Jul 16, 2011, 06:43 PM Sorry, but they're all toys. United States, WA, Bellingham Joined Jun 2009 292 Posts Thanks Ron: Since both motors have the same number of poles and magnets (12 and 14), then why might one have more cogging if the electricals are also the same? And should there be any appreciable difference in performance between the two motors?
 Jul 17, 2011, 11:20 AM Dave North USA, CA, San Jose Joined Apr 2004 5,254 Posts All manner of things can be different between two seemingly identical motors (aside from the wiring errors Ron already mentioned). Here are some other examples: A difference in air gap between the magnets and stator can affect cogging. In particular, an error in the spacing of the magnets can create a harmonic cog. And even more amusing, the actual placement of the turns of wire can have an effect, though very minor -- which means two motors with the same number of turns of the same gauge wire can behave differently simply because one has the wire spaced differently. Just to make it all more infuriating, various minor differences can add and subtract from each other, making each motor quite unique almost no matter what. Dave
Jul 17, 2011, 01:24 PM
homo ludens modellisticus
The Netherlands, GE, Nijmegen
Joined Feb 2001
10,690 Posts
Quote:
 Originally Posted by Eric Odle ... Since both motors have the same number of poles and magnets (12 and 14), then why might one have more cogging if the electricals are also the same? And should there be any appreciable difference in performance between the two motors?
The generator effect I mentioned could be taken for cogging. So if you had one of the motors shorted and the other not ...

Vriendelijke groeten Ron
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 Jul 17, 2011, 03:37 PM Sorry, but they're all toys. United States, WA, Bellingham Joined Jun 2009 292 Posts Thanks for your insights guys... One more question: I have before me two 2730's with the windings removed. One has a bit more cogging than the other. Could I expect better performance from the motor that has the least cogging, or is it simply more complex than that?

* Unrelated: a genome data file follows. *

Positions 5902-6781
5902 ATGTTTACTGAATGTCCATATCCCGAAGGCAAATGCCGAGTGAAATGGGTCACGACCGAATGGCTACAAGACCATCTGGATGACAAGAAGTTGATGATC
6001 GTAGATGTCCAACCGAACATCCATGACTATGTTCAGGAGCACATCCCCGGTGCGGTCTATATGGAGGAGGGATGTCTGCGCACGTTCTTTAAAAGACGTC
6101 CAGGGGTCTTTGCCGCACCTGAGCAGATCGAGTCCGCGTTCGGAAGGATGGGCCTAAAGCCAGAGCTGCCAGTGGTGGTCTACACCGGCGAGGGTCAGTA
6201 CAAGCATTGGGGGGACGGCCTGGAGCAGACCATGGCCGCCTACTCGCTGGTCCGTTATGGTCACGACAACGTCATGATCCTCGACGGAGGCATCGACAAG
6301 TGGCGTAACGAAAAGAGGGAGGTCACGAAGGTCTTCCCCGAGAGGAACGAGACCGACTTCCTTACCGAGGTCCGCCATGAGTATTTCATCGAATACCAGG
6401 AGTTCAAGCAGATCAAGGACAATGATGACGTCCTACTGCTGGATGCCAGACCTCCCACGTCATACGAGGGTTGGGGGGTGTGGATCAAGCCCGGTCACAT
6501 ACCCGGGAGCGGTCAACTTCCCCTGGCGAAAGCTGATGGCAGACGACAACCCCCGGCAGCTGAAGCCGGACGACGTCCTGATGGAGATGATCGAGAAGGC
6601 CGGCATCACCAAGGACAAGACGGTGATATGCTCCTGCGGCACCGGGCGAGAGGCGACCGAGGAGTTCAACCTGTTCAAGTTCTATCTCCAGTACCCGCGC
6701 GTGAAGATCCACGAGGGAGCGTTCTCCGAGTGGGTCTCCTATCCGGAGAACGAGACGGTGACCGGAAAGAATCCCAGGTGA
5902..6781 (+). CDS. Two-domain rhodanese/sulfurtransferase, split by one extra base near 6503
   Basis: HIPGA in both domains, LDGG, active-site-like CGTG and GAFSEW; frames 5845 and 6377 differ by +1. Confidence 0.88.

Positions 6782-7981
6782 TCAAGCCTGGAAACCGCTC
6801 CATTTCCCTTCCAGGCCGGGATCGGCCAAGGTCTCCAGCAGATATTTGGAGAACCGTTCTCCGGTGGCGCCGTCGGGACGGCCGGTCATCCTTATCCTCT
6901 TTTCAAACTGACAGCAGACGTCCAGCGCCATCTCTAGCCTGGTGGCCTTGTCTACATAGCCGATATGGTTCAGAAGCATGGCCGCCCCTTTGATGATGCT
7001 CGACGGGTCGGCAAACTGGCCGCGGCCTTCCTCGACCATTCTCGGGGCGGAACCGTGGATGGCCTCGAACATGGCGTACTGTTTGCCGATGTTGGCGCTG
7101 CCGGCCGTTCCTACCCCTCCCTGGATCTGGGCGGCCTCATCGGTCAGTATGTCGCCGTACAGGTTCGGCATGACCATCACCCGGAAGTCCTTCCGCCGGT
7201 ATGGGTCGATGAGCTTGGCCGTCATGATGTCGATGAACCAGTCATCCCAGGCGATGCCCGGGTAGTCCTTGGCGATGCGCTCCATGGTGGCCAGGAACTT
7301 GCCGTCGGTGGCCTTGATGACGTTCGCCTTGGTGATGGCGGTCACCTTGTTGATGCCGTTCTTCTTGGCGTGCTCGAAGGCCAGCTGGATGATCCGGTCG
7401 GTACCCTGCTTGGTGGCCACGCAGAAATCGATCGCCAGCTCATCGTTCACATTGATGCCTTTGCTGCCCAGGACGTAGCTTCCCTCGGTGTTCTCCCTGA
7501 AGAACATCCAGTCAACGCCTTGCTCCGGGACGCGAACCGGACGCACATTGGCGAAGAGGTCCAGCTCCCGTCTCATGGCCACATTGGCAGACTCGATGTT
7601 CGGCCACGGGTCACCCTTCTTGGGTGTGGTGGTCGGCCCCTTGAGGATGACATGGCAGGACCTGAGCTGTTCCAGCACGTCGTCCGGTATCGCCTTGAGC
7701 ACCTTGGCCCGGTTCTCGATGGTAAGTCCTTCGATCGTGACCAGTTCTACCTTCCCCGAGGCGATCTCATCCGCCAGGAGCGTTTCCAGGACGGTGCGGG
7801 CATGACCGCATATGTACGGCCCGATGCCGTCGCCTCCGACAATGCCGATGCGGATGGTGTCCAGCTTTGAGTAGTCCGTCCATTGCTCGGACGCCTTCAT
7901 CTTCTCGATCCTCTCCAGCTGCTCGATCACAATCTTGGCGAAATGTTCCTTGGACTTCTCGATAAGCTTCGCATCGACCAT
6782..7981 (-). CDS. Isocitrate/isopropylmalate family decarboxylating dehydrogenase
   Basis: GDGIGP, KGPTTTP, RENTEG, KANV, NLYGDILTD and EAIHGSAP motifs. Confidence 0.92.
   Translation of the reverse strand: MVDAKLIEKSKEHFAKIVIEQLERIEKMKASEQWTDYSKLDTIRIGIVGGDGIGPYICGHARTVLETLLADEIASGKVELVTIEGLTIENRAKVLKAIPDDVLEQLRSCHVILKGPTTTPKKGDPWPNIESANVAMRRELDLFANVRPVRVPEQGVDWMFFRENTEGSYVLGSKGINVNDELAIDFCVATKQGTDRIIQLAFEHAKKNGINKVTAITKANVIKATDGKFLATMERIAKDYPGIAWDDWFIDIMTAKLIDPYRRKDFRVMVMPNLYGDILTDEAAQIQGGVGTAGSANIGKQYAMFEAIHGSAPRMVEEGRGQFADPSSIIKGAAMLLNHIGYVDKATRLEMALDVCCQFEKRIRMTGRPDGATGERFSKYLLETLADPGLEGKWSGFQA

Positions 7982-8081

Jul 17, 2011, 04:39 PM Jack USA, ME, Ellsworth Joined May 2008 16,925 Posts I think you'd have to guess that one of them has better magnets, smaller air gaps at the hammer heads, or something else that is beyond your control in a cheap motors market. Mark them so you can tell them apart, wind them exactly the same, and maybe something conclusive and interesting will emerge in test. Jack
 Jul 18, 2011, 10:18 AM Crash=change of flying medium Boulder, CO Joined May 2002 1,356 Posts To the cogging discussion: I have recently replaced all the stock magnets (which were glued in with typical Chinese "hot glue") with 2mm magnets I bought from Strong RC Motors. I had to slowly sand each magnet to about 1.7mm to make it fit (used sandpaper and custom magnet holder to avoid heating), a lot of work just for the heck of it. I haven't wound this motor yet, but the cogging with tiny air gap and stronger magnets is way higher than in the original motor. Boris
Jul 19, 2011, 11:29 AM
homo ludens modellisticus
The Netherlands, GE, Nijmegen
Joined Feb 2001
10,690 Posts
Quote:
 Originally Posted by Eric Odle ... I have before me two 2730's with the windings removed. One has a bit more cogging than the other. Could I expect better performance from the motor that has the least cogging, or is it simply more complex than that?
Cogging, or the lack of it, says nothing about quality, power, magnet strength, power, max.current, torque, Rm, I0, Kv, Kt.

Quote:
 Originally Posted by bluesky123 ... I had to slowly sand each magnet to about 1.7mm to make it fit ...
Make sure the magnets are sealed again (lacquer, resin, nailpolish) otherwise moisture in the air will ruin your magnets.

Vriendelijke groeten Ron
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 Sep 03, 2011, 09:16 AM Registered User United States, IA, Keosauqua Joined Sep 2010 283 Posts Need info I have a 2712-12 1300kv Blu Wonder from Heads up RC that I need to rewind--(broken lead). I have never rewound a motor so need to be educated starting with removing the old windings. I have taken the motor apart to the extent that the stator with windings,bearing tube and bearings are in one piece, so maybe can skip preschool and start with kindergarten. Initial questions: 1.--How do I remove the old windings? they appear to be glued or epoxied in place. 2.--In order to end up with approximately the same kv as original what size wire an no. of turns should I use? 3.--I have some copper wire that measures about .020 in. dia. that I took from around the picture tube of a color tv set about 40 years ago. Will that work or do I need to order wire from GB? I have read thru the first 50 pages of this forum and have gotten a little understanding but you guys have a language that's still pretty foreign to me at this point. Any suggestions or pointers to tutorials etc. that can help? Thanks for any help you can give Edit--my motor has 12 coil stator and 16 magnets. I'm now thru page 50 of this forum and have thoroughly read the GoBrushless website but still haven't found no of turns, wire gage etc. for 1300kv or so motor. I think I do understand how to wind for a Star type connection however. Bob Last edited by Bob A; Sep 04, 2011 at 08:38 AM. Reason: did more research